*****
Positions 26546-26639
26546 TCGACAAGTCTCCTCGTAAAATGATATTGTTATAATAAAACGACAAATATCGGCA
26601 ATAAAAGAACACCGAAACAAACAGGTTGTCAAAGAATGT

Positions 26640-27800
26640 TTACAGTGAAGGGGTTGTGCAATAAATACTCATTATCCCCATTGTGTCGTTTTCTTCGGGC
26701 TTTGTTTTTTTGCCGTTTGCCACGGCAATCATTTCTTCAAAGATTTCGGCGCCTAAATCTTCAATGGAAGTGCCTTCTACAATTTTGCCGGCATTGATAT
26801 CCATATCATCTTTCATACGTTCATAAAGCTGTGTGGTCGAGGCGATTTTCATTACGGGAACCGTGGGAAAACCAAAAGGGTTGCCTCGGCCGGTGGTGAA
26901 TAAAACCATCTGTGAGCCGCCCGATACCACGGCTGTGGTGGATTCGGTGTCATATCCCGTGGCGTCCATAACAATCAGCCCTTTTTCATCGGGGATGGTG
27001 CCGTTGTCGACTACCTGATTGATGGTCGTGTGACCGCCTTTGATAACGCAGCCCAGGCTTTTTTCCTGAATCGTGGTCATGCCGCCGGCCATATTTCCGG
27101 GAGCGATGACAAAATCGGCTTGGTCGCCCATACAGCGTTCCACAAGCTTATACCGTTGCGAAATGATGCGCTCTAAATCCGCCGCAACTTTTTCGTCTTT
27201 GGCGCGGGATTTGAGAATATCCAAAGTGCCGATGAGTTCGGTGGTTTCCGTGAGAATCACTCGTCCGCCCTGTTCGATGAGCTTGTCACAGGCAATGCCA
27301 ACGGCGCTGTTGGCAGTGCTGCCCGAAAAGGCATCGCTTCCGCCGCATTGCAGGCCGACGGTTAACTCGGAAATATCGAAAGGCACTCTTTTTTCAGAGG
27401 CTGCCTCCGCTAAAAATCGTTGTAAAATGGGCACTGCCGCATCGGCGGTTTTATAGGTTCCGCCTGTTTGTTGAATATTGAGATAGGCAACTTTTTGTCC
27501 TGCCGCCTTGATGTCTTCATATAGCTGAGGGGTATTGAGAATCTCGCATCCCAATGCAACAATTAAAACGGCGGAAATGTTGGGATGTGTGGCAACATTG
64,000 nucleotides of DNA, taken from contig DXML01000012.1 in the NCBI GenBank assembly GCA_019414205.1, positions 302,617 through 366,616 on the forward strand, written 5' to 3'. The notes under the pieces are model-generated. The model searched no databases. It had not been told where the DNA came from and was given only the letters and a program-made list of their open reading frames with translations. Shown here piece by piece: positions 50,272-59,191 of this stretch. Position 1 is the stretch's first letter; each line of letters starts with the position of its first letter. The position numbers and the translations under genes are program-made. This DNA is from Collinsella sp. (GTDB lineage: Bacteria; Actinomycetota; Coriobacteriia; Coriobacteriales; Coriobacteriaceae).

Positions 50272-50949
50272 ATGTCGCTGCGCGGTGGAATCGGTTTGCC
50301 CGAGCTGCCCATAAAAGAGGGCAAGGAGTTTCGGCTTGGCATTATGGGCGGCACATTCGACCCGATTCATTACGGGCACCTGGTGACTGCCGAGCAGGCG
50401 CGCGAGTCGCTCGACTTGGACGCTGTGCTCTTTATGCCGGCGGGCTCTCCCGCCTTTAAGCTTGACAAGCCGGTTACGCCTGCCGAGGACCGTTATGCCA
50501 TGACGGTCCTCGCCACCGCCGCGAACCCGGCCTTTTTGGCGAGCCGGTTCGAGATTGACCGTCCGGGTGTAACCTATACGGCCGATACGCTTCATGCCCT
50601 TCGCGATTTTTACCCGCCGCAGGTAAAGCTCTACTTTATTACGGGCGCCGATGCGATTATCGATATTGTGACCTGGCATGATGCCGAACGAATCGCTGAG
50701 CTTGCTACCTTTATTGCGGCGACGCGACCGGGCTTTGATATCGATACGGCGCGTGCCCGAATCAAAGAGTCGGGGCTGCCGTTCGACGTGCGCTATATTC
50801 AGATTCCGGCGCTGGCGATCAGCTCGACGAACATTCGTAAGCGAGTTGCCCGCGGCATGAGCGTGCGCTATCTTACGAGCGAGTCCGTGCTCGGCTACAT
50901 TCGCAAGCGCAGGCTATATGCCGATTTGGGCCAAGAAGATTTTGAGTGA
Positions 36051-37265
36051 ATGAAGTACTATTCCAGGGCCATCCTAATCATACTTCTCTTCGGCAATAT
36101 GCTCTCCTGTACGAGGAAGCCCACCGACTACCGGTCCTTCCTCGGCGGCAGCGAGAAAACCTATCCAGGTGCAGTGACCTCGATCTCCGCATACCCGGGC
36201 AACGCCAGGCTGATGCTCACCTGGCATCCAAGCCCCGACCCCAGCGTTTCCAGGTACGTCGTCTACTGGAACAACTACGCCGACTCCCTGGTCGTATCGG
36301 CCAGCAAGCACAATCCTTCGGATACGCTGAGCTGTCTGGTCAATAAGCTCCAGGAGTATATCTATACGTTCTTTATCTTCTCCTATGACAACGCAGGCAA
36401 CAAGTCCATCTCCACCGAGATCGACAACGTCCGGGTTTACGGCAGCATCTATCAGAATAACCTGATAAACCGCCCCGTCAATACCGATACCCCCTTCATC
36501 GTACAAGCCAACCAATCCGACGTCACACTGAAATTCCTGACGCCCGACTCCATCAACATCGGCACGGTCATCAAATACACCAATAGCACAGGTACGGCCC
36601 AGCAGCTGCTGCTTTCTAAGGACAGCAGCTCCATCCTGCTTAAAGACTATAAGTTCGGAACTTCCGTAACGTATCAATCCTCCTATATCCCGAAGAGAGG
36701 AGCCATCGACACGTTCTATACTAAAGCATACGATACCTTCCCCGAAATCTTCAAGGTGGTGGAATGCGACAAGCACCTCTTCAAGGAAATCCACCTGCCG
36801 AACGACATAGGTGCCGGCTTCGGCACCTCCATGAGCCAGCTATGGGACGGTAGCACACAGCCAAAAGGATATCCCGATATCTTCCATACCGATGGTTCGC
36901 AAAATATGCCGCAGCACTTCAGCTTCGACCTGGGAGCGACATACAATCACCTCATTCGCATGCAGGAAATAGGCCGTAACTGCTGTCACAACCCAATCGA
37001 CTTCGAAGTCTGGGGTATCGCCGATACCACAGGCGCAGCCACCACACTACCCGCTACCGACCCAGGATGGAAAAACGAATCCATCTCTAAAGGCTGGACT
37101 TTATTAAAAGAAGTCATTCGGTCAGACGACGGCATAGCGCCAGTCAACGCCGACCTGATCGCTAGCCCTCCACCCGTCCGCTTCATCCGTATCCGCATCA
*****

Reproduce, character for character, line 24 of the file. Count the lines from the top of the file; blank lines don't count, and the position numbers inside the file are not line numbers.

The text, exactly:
50901 TCGCAAGCGCAGGCTATATGCCGATTTGGGCCAAGAAGATTTTGAGTGA